From Elon Musk to Howard Schultz, executives have been going off-message recently – and landing themselves in hot water. While Musk infamously got rid of his PR team, we can only imagine the Starbucks PR pros who carefully prepped him for his interview with the New York Times watching him potentially violate union bargaining laws.
“People may go rogue because they feel like they’re the only person who can solve the problem,” said Spring Harris, head of global corporate communications and PR for NortonLifeLock. “We know that’s rarely the case.”
Harris, along with Audra Hession, principal & managing director of G&S Business Communications, and Kaelan Hollon, then the senior director, communications for Reynolds American, recently shared their wisdom on keeping executives on track and out of trouble during a PR Daily session on “Practicing Cool Media Relations Under Crisis.”
Here’s what you can start doing today to prevent an embarrassing misstep in the face of a crisis.
Understand your executives
PR is a discipline steeped in psychology, and that’s even more true when you’re working one-on-one with an executive. You need to know what makes them tick, how they’re likely to respond in stressful situations and how you can help them be their best selves through it all.
“Get to know that CEO. Build that trust,” advised Hession. “You are the safety blanket for them. Understand their triggers, understand what the hot buttons are for them, what their reactions are gonna be, how they’ll respond.”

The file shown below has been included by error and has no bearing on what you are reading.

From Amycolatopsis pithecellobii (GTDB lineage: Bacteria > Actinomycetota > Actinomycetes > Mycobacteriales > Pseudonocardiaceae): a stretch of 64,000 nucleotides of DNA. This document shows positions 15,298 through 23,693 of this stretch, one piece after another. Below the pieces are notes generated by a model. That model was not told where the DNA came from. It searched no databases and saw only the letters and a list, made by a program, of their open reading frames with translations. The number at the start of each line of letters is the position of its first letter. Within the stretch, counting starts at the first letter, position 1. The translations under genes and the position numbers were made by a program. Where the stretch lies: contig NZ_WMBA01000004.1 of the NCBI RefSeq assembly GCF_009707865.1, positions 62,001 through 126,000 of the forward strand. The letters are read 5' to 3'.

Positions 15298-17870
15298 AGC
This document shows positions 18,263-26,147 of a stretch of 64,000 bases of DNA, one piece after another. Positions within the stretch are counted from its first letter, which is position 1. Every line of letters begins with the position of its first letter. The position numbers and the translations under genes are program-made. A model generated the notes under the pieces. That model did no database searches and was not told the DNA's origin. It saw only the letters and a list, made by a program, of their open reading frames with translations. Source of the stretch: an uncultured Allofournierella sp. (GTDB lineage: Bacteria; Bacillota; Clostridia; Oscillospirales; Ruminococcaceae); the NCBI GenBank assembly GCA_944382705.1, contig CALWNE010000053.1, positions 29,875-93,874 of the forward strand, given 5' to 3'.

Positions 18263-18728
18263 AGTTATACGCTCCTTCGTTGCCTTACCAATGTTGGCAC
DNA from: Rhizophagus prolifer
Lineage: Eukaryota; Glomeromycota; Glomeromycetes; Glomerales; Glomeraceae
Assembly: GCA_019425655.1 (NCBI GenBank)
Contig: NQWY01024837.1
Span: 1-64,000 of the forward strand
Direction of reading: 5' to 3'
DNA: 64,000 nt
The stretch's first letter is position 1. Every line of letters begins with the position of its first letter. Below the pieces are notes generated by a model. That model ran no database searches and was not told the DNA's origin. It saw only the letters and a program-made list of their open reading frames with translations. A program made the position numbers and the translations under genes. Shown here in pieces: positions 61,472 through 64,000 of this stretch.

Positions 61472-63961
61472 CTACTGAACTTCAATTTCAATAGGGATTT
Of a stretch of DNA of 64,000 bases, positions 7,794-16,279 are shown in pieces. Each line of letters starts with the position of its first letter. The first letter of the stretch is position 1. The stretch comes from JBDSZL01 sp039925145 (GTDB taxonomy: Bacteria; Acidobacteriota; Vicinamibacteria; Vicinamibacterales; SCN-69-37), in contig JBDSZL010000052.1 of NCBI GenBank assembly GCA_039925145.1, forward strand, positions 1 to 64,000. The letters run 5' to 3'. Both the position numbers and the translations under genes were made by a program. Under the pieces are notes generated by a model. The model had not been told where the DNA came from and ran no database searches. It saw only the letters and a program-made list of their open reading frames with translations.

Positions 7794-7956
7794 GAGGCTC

The time to do this, of course, isn’t in the middle of a crisis. It’s long before. But you can simulate a higher-stress environment by running your executives through scenarios intended to mimic potential disasters that would have them interfacing with the public. This will allow you to understand their strengths and weaknesses – and compensate for them.
Just as important as getting to know your executive is letting them get to know you. When crunch time hits, you don’t want to be some nameless, faceless flack giving urgent advice. You already need to be a trusted counselor.
Your CEO needs to understand you’re the expert in this area “and you’re just as committed to resolving the issue as they are,” Harris said.
It’s critical to meet regularly with your executive staff, even when times are good.
“Put that time in advance so that when the time comes, they’re looking to you to provide that communication standpoint and the pros and cons for addressing a certain situation,” Harris advised.
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